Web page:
A Case for Data Improving Data in Customer Experience Design
Imagine you are the Customer Experience (CX) lead at Moto-Mooter, a national plumbing business. They sometimes have a hard time managing their reputation and controlling customer experiences through thousands of contract plumbers in the field.
Say there was a company that could get Moto-Mooter get found by managing their listings and citations everywhere. This company would help them get chosen by getting local customers to write reviews on Google My Business and other relevant sites to help Moto-Mooter rank higher in search, specifically Google local search. And this company could help them get better by with great business intelligence and reporting.
In this scenario, Moto-Mooter would see a big improvement in leads and top line revenue. They would likely have a 10-12% survey response rate. They would get insight such as the contractors aren’t showing up on time, don’t always clean up after themselves, and are complaining about one thing or another to the customers. Just by knowing the company is sending review requests to every customer would improve contractor behavior and create an increase in scores, loyalty and other relevant contractor behaviors.
All in all, this seems fantastic. Moto-Mooter should call this company quick, right? Yes, maybe they should. Those are all great outcomes. Now take the same story through the CX 2.0 example and move behavior to the front of the line. Moto-Mooter develops a CX 2.0 strategy that starts with a focus on gamifying the right behavior. They start by thinking about Jack, a plumber in Macon, Georgia.
Here is a list of some of the business outcomes they want to drive with their strategy:
- Better customer experiences – Their online reputation has created a lot of friction for corporate. Unpunctual, uncommunicative plumbers are the biggest complaints they receive. Therefore, they hope to drive…
- Improved customer communications
- Plumbers to arrive at the customer’s home within the promised service window, with few reschedules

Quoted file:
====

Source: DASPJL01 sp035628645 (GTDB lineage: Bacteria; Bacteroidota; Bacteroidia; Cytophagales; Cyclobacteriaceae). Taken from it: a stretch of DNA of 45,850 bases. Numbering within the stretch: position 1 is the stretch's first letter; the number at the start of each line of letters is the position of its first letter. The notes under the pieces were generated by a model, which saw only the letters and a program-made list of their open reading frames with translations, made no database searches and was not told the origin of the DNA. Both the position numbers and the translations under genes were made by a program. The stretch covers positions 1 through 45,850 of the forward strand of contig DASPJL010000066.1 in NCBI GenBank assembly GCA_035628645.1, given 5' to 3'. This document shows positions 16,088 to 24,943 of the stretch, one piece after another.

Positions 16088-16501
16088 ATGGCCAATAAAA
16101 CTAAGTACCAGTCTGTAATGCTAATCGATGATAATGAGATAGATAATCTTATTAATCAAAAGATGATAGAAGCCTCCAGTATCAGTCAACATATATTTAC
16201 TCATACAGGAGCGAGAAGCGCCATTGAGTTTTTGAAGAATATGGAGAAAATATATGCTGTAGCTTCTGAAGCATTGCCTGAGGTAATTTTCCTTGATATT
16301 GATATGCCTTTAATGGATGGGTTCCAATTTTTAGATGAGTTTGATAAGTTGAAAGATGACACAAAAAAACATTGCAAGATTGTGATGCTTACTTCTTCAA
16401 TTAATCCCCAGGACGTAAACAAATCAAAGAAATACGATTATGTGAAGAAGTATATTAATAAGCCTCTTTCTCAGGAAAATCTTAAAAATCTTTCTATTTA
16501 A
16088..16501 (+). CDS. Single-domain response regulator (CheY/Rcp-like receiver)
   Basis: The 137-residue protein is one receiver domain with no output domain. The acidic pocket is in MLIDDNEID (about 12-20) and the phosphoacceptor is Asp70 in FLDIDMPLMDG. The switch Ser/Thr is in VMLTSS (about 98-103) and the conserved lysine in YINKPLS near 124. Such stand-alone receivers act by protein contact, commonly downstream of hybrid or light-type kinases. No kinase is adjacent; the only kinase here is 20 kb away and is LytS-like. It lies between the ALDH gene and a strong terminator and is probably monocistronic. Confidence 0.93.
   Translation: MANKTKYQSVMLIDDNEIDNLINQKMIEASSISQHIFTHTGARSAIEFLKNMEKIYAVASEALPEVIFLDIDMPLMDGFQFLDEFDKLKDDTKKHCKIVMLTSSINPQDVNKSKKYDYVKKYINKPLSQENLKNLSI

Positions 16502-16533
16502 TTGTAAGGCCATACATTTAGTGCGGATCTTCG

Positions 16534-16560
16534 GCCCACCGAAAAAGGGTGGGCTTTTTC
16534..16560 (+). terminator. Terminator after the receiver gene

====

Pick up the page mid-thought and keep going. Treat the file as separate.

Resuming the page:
- Plumbers to clean up after the job
- Improved customer contact information – Moto-Mooter has found it extremely difficult to get the plumbers to update the address, email and telephone numbers for the customers. That’s good data, which could be powerful for marketing and loyalty programs.
- Plumbers to close the tickets quickly – Plumbers often wait until the end of the day or the next morning to update the system notes, job complexity, reschedules and closing of the service tickets. Fixing this would greatly improve call center communication with the customer, as well as survey delivery and response rates.
- More online reviews and social proof – They lose business, because primarily the unhappy customers are the ones telling their story online. Obtaining happy customer stories would be big for creating top line revenue.
- A method to reward top performers and prioritize job distribution – Passing out jobs is usually done by proximity and availability. Distributing jobs to the best performers in customer satisfaction would have a big impact on behavior and customer experience.
Moto-Mooter starts by creating a plumber scorecard and survey. The scorecard includes:
- Response rates (Engagement)
- Bounce rates (Data Quality)
- Ticket data (Same day ticket updated and/ or closed)
- The survey asked about…
- Satisfaction with the work performed
- Likeliness to Refer
- A secondary workflow asks customers to write a review on the local Google My Business account for Moto-Mooter
- Area, Region and National Rankings – The scoring model was built to update each time a new review is entered, and the Plumber is scored and ranked based on the items above.
After the strategy is deployed, let’s say Jack is given an assignment by the Moto-Mooter team. He knows that a significant percentage of his income is based on his scorecard and logs in daily to see how he compares to the other five plumbers in the area. Jack also knows that if he falls below a certain score, he may no longer get work from Moto-Mooter, as they now pass out jobs in his area based on his customer satisfaction scorecards. Now, the district manager gets a notification every time one of Jack’s customers gives a score worth under 3 Stars. The District Manager will likely call the customer right away.
In this example, Moto-Mooter has built automation that fixes the core issues with behavioral drivers. Jack wants more business from Moto-Mooter, and is in complete control of the outcome. He will make sure that customers love his service levels and complete the survey, obtaining clean data and closing the ticket promptly.
With CX 2.0, Moto-Mooter would put survey data in motion to improve customer experiences and fix many core business issues. Jack will get three to four times the reviews than by other methods. He is now engaged and motivated to deliver great customer experiences by better communication, updating customer data and closing tickets in a timely manner. And Jack’s new drive to beat the other plumbers in the area will have a massive impact on Moto-Mooter’s local presence on search engines like Google.
Either program would be great for Moto-Mooter. Although, pushing the “Get Better” to the front of the line and building behavioral drivers and gamification via qualitative measurement of the individual would yield far superior results.